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SADiE Does Software Too

Native editing packages announced
Ever since their introduction in the early ’90s, SADiE editing systems have been particularly popular in broadcast and post-production houses. Among the big-name users of the hardware-based systems are the BBC, who famously use SADiE for much of their audio design work: the broadcasting stalwarts currently run over a thousand systems!

Use of SADiE hardware has always been necessary in order to run their software, and this hardware varies greatly in size and scope, from multi-unit rackmount computer systems, designed for multitrack studio work, to smaller desktop-based systems aimed at simple editing tasks. But now, not long after being purchased last year by high-end hardware experts Prism Sound, SADiE have made a major change to their product philosophy, announcing native Windows versions of their software. The new releases will require only an ASIO driver, and will work with either SADiE hardware or a third party interface. The decision to allow native hardware users to run SADiE programmes has been “driven by key customers, including the BBC, Radio France [and] YLE (Finland)” and will certainly make the editing package more economically viable for educational establishments and project studios.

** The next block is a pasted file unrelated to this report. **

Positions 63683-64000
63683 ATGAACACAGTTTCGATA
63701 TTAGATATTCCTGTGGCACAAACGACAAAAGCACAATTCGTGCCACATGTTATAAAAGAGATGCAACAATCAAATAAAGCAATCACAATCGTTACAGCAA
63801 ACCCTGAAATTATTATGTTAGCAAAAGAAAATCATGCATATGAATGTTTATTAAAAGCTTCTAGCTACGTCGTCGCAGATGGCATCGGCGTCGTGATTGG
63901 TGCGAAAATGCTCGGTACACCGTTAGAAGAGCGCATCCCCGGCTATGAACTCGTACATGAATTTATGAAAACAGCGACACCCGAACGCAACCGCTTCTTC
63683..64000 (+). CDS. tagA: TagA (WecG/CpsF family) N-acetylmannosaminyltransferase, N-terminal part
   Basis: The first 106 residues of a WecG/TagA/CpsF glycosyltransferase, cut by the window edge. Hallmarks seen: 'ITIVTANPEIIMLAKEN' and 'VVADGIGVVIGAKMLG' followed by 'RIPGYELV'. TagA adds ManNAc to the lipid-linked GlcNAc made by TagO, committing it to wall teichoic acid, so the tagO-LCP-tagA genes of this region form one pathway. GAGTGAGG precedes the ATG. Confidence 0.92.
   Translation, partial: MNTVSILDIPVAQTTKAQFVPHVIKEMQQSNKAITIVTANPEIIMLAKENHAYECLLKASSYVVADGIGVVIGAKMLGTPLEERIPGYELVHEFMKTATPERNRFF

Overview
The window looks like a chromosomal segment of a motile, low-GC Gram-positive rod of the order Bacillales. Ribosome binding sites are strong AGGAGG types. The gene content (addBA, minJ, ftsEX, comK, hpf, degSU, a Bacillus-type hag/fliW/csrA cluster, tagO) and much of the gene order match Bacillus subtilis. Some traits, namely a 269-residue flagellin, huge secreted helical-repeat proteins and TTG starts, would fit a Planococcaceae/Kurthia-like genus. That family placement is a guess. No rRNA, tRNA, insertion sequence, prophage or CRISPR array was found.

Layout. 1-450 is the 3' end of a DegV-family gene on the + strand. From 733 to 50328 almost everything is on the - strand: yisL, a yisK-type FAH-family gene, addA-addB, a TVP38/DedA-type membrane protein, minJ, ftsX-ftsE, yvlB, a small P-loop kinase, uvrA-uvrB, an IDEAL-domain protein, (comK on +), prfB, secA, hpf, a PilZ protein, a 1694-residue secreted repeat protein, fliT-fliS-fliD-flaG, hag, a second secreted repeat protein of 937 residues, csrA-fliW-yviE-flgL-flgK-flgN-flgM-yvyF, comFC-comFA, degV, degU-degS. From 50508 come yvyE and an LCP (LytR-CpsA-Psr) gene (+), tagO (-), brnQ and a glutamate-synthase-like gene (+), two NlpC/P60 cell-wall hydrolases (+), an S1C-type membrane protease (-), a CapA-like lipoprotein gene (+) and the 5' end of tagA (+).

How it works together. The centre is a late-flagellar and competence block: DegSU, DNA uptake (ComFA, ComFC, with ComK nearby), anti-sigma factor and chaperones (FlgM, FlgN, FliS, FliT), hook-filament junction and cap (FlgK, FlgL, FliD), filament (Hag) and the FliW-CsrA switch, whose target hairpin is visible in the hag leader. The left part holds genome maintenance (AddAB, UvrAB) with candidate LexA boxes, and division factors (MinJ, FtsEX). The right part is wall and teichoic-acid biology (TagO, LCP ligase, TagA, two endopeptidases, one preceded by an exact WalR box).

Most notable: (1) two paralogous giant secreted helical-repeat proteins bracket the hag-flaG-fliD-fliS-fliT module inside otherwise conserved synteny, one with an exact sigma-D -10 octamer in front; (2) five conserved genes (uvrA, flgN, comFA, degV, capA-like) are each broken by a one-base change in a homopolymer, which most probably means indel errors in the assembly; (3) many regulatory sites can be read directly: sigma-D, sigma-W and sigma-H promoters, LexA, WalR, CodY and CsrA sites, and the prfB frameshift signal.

Due to be officially unveiled at the 2009 IBC exhibition (running from the 11th to the 15th of September in Amsterdam), the software will also be on show at PLASA (the Professional Lighting and Sound Association trade show) from the 13th to the 16th of September at Earls Court in London. Anyone wanting a sneak preview of the new packages should be sure to register for one of the shows.

Prism +44 (0)1353 648 888

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